Submitted 2 years 13 days ago

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Southern Co. Challenged On Vogtle Costs
A utility regulator in Georgia has asked Southern Co. executives whether the firm has considered taking a loss on the extra costs for building a nuclear power plant. gpb.org
Submitted 2 years 13 days ago

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Gainesville Economic Development, NCTC partner to grow local economy
GAINESVILLE, TX -- The Gainesville Economic Development Corporation is partnering with NCTC to grow local industries. kxii.com
Submitted 2 years 13 days ago

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Alabama's New $9 Million Football Facility Is Like Something Out Of MTV Cribs
The University of Alabama recently spent $9 million renovating its football facility. Last week, they unveiled it in a video tour on the school athletic department website. It's spectacularly over the top. There are arcade games, pool tables, 30-foot-long hot tubs, and much more. Business Insider
Submitted 2 years 13 days ago

 

 

 

Features & Opinion

 Top Ten Places in the South for Relocating California Companies

Urban areas have all kinds of assets that are easy to spot. They have the population, so the labor shed is not usually an issue. Urban areas are also connected by better roads, rail and air service and many have river and deep water ports. Usually Internet access and other forms of communication are more efficient in urban areas. And you have a larger array of quality of life options to choose from, such as the cultural assets found in metropolitan areas.
 

 Randle Report - Business News in the South

 FEATURE  
By Stacy Randle
Demographer Wendell Cox recently analyzed the largest gains in holders of bachelor's and post-graduate degrees between 2007 and 2012 in the 51 metro regions in the U.S. of 1 million residents or more. The results were published in Forbes magazine and the South dominated the ranking.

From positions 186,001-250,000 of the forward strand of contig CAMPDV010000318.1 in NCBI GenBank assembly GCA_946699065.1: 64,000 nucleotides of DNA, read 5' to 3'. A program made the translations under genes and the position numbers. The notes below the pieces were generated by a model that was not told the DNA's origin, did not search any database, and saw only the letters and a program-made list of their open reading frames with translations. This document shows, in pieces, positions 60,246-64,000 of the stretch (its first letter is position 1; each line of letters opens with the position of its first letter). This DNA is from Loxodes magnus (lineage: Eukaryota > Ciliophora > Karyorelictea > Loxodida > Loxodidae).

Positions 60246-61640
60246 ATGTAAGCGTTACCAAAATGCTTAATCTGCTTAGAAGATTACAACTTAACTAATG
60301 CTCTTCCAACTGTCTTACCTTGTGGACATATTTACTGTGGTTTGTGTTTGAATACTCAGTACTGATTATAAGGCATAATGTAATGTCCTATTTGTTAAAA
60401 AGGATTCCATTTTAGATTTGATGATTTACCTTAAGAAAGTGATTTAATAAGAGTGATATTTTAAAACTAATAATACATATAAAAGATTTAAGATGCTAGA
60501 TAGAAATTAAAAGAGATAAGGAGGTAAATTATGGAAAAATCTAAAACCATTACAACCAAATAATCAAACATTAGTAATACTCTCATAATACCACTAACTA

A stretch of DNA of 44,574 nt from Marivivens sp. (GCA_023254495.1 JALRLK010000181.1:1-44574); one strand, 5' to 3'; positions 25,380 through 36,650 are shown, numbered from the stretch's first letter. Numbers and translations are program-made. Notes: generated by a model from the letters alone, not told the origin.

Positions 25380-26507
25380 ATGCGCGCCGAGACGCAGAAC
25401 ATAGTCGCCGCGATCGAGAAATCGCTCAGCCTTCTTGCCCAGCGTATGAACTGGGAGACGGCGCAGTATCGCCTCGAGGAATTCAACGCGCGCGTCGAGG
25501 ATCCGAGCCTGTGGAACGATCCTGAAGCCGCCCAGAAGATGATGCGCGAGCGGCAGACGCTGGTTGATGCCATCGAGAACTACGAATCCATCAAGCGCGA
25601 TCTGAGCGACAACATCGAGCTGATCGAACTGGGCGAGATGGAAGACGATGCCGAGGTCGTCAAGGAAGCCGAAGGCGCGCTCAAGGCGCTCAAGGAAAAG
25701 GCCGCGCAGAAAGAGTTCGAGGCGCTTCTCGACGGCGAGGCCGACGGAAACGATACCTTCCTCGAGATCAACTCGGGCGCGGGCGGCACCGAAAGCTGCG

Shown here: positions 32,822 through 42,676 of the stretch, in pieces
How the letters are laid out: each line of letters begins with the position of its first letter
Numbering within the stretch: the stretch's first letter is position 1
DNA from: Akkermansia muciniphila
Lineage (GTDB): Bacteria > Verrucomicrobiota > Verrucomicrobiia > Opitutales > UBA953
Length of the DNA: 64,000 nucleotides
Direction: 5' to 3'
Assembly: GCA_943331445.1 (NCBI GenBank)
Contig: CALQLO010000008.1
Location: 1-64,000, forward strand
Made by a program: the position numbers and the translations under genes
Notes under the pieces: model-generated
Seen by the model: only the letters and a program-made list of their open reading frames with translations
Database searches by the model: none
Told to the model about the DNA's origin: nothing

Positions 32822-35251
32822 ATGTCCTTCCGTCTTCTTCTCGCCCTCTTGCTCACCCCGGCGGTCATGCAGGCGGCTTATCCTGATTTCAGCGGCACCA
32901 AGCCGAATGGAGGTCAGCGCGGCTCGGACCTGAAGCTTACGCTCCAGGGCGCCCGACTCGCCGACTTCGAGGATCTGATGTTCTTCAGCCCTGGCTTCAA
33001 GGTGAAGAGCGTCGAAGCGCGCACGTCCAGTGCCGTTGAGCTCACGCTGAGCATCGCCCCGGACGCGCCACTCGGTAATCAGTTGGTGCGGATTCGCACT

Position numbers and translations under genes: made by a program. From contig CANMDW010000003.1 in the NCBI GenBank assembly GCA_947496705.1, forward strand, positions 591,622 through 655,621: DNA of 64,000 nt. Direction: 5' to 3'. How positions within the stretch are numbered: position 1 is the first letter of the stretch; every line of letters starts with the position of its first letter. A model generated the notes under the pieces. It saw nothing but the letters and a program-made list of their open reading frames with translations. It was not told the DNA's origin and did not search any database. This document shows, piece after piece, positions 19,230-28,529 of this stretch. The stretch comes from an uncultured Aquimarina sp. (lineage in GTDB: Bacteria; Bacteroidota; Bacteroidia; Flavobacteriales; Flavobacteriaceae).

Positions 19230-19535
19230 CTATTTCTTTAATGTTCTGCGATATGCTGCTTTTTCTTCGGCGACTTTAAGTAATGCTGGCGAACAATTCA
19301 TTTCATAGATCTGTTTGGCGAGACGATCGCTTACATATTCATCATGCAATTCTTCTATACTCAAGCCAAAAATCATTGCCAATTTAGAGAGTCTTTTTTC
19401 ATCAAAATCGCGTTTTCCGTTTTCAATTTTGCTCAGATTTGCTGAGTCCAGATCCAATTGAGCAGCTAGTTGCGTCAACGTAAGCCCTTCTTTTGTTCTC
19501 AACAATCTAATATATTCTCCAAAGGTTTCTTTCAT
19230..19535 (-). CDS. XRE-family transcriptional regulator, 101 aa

Business News in the South - Randle Report

FEATURE     
After I finished the cover story for this issue, I read an interesting article by economist Paul Krugman, the op-ed columnist for the New York Times, titled, "Partying like it’s 1995." Generally I side with Krugman, even though I am a journalist, not an economist. Occasionally, though, I read some of his stuff and ask myself, "What planet did Krugman come from?" Like when he predicted a shift of automotive assembly to Canada after Toyota announced a new plant in Woodstock, Ontario in 2005 because of "free healthcare," among other benefits. That Toyota deal was the last major automotive assembly plant announced in Canada and I predict it will be the very last one for the Canadians.
 
 Nashville Mayour Karl Dean
If you have ever seen one of my presentations, then you know about the word "reshoring" and how that phenomenon has lifted the spirits of even the most skeptical Southerners regarding the future of the region's economy. After all, in the last four decades, manufacturing has suffered a bloodletting never before seen in U.S. history. The biggest factor behind the slow and long meltdown that began in the 1990s was the herd mentality to offshore manufacturing capacity to cheaper locales, primarily by U.S.-owned companies.